Karl Barth, Epistle to the Romans, 516–17. Bold is mine; caps are Barth’s.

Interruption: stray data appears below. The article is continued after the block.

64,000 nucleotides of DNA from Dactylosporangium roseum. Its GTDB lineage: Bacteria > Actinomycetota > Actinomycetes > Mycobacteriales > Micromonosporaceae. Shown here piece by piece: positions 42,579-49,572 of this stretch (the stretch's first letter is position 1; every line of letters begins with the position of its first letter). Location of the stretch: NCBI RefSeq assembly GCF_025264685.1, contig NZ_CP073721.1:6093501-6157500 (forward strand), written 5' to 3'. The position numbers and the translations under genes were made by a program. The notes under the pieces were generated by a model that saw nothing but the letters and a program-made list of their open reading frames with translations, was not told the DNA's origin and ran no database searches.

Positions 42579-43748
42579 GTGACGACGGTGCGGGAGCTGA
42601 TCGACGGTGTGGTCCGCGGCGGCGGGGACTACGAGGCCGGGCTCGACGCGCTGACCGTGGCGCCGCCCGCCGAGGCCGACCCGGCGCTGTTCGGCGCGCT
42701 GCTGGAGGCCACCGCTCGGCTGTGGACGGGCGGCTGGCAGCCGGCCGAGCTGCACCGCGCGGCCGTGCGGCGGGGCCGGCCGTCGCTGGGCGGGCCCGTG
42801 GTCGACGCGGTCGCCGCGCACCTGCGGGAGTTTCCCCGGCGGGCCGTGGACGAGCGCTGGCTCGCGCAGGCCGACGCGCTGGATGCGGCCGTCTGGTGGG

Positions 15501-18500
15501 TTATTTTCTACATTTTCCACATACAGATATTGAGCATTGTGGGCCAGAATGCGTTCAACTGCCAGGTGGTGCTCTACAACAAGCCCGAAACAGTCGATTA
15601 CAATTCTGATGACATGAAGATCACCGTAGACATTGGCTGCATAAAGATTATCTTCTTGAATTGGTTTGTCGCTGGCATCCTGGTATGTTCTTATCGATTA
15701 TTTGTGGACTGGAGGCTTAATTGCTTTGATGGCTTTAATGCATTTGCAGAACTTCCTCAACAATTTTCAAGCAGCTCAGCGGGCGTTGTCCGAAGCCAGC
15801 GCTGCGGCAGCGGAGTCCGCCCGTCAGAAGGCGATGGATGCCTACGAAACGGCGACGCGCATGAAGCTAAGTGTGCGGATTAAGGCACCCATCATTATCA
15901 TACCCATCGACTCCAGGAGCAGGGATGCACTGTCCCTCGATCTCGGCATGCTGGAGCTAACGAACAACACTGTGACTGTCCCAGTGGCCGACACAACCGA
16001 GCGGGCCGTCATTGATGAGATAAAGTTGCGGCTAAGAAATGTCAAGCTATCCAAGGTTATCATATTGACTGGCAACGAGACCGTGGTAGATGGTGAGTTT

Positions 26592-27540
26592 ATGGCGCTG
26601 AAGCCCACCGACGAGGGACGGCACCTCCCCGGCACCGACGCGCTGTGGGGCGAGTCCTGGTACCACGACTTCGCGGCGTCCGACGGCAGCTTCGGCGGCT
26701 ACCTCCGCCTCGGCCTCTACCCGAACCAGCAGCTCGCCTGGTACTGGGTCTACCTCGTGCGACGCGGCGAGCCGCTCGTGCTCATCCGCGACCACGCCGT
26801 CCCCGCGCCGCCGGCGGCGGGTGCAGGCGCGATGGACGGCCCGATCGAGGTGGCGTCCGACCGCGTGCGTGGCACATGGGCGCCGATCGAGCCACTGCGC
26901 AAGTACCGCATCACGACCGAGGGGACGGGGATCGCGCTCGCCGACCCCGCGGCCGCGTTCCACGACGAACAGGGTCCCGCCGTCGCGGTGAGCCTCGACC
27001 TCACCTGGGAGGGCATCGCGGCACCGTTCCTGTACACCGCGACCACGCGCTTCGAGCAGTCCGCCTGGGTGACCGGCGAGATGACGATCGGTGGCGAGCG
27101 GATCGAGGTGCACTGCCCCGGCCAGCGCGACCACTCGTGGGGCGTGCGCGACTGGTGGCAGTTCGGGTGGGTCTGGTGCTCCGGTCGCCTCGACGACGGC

We are exhorted in the Epistle to the Romans to a particular line of conduct, not in order that we may adopt the point of view of God, but that we might bear it in mind, consider it from all sides, and then live within its gravity. To judge involves the capacity to assign guilt and to envelop an action in wrath. God has this capacity and exercises it continuously. But, as the capacity of God, it is invisibly one with His forgiveness and with the manifestation of His righteousness. Our action in judging possesses, however, nothing of this double-sidedness. We do not possess the divine freedom of rejecting AND electing. When we permit ourselves to judge others, we are caught up in condemnation: the result is that we merely succeed in erecting the wrath of God as an idol. . . . When God rejects and hardens there is hope and promise. . . . How different it is when men, putting themselves in God’s place, put stumblingblocks in the way of other men. They seek only to harden, and not to liberate; only to bind, and not to loose; only to kill, and not to make alive. . . . Here once again the supreme right is the supreme wrong, if we suppose that right is OUR right.